Carbon dioxide is part of our atmosphere. We breathe it every day. It’s a harmless gas to humans until it reaches certain levels. If not properly monitored, an increase in CO2 can lead to unconsciousness, asphyxiation or death.
The employees and customers of a Roy Rogers restaurant in Burtonsville, Maryland almost learned that the hard way on August 5.
Firefighters from Prince George County were dining at the establishment when the chemical detectors on their uniforms began to alarm. Employees assured them there were no issues within the restaurant.
Checking for a malfunction, the firefighters stepped outside to clear their detectors with fresh air but once they stepped back inside the alarms sounded again.
That was all the proof they needed that something was amiss. They evacuated the building and called Montgomery Country fire crews for assistance.
When a crew arrived, they confirmed a CO2 leak and traced it to a soda machine. CO2 is used to carbonate soda (it’s what gives the drink its fizz and bubbles). As a result of the leak, 14 people were evaluated for CO2 exposure and four employees were taken to the hospital.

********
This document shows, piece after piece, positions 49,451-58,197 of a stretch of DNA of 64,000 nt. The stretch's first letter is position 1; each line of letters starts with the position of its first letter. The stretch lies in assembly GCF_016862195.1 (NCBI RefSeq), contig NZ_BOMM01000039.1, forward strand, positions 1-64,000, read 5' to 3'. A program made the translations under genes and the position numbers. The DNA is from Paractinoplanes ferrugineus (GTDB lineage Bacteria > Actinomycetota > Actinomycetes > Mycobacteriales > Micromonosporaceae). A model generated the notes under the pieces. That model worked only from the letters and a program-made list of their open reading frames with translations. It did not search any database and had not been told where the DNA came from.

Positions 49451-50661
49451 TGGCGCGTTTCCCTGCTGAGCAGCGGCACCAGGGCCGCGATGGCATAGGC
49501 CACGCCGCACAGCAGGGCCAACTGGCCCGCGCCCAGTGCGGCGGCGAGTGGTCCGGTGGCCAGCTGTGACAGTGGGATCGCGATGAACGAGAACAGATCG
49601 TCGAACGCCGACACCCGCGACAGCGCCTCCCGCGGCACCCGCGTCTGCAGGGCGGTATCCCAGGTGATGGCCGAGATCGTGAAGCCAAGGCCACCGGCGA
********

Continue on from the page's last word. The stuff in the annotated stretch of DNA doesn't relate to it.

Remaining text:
If not for the quick thinking from the Prince George firefighters, the results could have been much worse.
Because carbon dioxide is odorless, it’s difficult to detect. That’s why monitors such as the Analox Ax60 are a worthwhile investment for businesses, specifically those in the hospitality and beverage industry.
The Analox Ax60 is a wall-mountable carbon dioxide detector consisting of a central display with multiple alarm and sensor units. Due to the busy and noisy nature of the industry, the Ax60 offers three levels of alarms, and an audible sounder and a high-intensity LED strobe light.
In this case, the Roy Rogers restaurant was not equipped with a monitor. A properly installed Ax60 would have allowed the restaurant to correct this potentially tragic situation (and similar instances) as soon as it began.